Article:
This space serves another function, too, although we have not been called upon to use it yet, and I hope we never do.  It is one of our two de facto storm shelters.  This house would not stand a chance, nor would we, in the face of an F5 tornado, but since we do not have a basement, it is the best we can do for storms of lesser magnitude.  The husband had a few years ago installed heavy locks which bolt down into the floor, although I can't remember what they are called, into this closet and another interior closet.  After Alabama got slammed with an F5 on April 27 about five years ago, we realized we had to have some kind of a game plan.    These two interior closets are all we have for defense against tornadoes if we are home.  This Spring there were some dire weather threats, and I called that government agency which is supposed to help the general population in times like these.  They told me there are no public shelters in our area!  About the only thing to do would be to hightail it out of here into an area which is not under a threat, I suppose.  Mercifully, we have not been faced with that so far.   Builders need their !@#$%^&*! heads examined for building houses in our area without a good solid basement!!!

But -- that is not what this post is about, so on we go.  The pantry and its ugly tile floor (like the kitchen floor) got drenched in white paint top to bottom, and I am still in the process of getting it reorganized.  It is now bright, light and fresh.  We still have that ugly-ass "boob light" installed by the previous homeowner, but it gets the job done. 

Next time, I will show you my genius reorganizing, but I am not quite finished yet.  This is Sunday, and even God rested on the seventh day.


Another little antique chair.

The other thing to tell you about this time is my estate sale finds.  I got some good deals this weekend, and my bid of $35 won on this little antique walnut chair!  Fortunately the fabric is in good shape and a good Fall color, so I am not about to pull out all those millions of upholstery nails.  There don't appear to be any staples in this thing.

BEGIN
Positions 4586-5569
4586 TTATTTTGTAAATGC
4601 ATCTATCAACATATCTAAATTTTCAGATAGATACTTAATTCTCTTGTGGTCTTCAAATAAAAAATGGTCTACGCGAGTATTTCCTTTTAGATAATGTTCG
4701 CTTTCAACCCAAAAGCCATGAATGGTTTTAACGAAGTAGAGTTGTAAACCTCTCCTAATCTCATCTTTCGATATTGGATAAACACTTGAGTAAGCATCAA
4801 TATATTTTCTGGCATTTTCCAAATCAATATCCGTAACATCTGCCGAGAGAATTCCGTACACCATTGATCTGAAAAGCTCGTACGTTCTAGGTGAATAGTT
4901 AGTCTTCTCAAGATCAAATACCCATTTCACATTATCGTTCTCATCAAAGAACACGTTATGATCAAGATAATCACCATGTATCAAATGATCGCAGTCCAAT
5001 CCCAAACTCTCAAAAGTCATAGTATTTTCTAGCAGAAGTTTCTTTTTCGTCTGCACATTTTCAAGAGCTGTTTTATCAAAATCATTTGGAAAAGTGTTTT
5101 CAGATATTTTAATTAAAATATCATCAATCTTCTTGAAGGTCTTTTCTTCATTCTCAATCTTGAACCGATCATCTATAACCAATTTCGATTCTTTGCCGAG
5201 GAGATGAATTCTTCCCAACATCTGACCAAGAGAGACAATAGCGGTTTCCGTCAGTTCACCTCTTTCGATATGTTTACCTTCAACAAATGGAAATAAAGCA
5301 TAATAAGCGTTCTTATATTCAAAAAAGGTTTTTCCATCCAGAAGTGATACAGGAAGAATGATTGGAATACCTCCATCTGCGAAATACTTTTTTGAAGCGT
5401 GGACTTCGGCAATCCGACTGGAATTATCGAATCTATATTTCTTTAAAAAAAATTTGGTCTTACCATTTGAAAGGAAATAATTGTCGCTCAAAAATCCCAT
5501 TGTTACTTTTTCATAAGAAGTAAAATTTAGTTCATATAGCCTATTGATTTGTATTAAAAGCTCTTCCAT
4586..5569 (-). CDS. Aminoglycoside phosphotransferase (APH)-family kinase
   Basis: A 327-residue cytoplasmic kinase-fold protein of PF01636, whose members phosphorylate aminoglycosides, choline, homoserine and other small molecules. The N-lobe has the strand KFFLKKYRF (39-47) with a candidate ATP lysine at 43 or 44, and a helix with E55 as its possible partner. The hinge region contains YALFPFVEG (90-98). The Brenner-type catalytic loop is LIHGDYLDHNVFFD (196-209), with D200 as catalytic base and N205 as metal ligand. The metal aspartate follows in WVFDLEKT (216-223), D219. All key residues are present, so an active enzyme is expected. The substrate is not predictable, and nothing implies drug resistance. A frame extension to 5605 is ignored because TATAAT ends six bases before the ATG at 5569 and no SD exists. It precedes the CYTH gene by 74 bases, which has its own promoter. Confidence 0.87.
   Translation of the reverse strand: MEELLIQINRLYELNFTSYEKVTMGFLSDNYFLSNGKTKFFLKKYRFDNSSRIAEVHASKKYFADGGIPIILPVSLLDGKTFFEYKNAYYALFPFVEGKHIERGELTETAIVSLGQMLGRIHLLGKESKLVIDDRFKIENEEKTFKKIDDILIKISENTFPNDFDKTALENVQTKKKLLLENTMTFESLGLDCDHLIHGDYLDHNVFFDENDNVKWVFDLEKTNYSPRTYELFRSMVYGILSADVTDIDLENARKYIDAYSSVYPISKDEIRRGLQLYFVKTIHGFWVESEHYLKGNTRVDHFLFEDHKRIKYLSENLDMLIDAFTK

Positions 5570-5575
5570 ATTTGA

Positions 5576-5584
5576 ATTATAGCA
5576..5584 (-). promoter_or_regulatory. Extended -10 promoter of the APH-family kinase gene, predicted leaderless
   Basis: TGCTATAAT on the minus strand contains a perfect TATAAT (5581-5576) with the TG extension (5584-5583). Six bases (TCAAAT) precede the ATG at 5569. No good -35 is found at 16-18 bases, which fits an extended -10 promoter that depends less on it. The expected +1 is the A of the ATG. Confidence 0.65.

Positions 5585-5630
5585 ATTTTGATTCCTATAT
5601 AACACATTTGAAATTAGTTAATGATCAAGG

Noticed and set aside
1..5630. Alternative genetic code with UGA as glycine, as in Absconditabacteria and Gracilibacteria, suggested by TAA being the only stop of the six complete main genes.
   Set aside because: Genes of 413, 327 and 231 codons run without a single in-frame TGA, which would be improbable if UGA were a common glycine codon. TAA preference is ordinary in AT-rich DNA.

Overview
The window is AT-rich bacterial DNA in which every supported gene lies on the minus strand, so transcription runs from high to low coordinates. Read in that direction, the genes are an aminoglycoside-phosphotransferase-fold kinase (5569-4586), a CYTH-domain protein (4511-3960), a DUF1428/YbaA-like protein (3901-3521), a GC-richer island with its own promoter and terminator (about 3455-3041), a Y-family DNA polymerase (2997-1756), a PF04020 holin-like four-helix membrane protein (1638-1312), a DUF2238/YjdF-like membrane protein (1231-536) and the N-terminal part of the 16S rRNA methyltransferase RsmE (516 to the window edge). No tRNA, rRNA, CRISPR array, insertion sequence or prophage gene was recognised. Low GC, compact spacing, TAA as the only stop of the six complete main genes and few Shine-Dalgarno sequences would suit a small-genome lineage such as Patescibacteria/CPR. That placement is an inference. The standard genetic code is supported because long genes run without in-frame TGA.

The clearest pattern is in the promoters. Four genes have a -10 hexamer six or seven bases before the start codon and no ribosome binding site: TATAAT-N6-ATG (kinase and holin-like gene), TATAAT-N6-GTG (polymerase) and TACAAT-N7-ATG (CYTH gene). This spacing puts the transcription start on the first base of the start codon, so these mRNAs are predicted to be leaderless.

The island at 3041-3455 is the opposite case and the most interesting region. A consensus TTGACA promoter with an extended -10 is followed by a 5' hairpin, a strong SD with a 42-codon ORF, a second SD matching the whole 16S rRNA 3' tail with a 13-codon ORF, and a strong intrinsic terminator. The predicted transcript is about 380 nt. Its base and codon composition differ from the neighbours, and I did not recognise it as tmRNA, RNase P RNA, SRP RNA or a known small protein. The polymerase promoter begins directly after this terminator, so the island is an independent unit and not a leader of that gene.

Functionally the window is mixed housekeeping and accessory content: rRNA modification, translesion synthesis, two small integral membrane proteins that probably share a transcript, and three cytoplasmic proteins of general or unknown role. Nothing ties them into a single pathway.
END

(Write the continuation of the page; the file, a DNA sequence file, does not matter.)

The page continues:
The foo dog seemed to be missing his other half, but I have plans to gold leaf him, so he will find a little spot all on his own.   The cute little scarecrow in a basket will not come out till Fall (which is a ways off, people, for all you who like to rush the season!), and the Oriental bowl found a home in our bedroom.  In true Thompson fashion, it will no doubt be full of junk in no time.

That's my exciting week, and on the agenda for this coming week will be making some pickled okra.  This Saturday's stop at the Farmer's Market yielded two baskets of beautiful okra, so most will get pickled.  The rest will be fried.  

We have had a good bit of rain off and on over the last week, but we so needed it.  It does cool things off a little bit for a little while, but then we are back to sweltering.  My commiserations to all you folks in the Dallas area -- those temps are miserable, I know.

This poor little wall-eyed scarecrow needed me!

08 August 2016


Summer in the Dining Room

Summer Foyer

Summertime is for being lazy.  That's my take on it, anyway, and I am living proof.  Farmer's Markets bursting with fresh fruits and vegetables; estate sales galore; juicy books to read while licking an ice cream cone; piles of magazines on all subjects to catch up on; concocting new summer clothes on my trusty sewing machine; binge-watching a new-to-me Australian family drama on Hulu (McLeod's Daughter's) -- all these things have kept me occupied during these days when the thermometer hits or tops 100 degrees.  I think whoever invented Central Air Conditioning should be canonized for Sainthood!

On the way to lunch on my birthday --
wearing That Dress!

I had a birthday last week, but it was kind of anti-climactic, since we usually start doing "special" things with the husband's birthday which is two weeks before mine.  At this point, I am just happy to be healthy and topside, so unless it is a milestone birthday, I don't get giddy about it anymore, just say thanks for having it.   I couldn't think of anything special I wanted this year, so I didn't ask for anything.  There are things I would change, if I could ask for something, for some old friends who have not had such an easy time of it, but I can't, although I can listen and offer empathy.     The highlight of my birthday was a phone call from a friend I hadn't spoken with in quite a while.

A little Prosecco with dessert for the birthday!

Weekends, we usually hit a few estate sales after an early run to the farmer's market, and I came away last weekend with four little white china Asian figures for a total of $8.  I don't think any of them are the good blanc de chine, but they are kind of cute don't you think?  The first pair are both oriented the same way, which seemed weird, so I separated them.  The guy on the left is pining for his lady love nearby on the right.



This pair went into sweet Husband's office area on top of the armoire.
I keep thinking I would like to paint this armoire a Chinese red.
What do you think?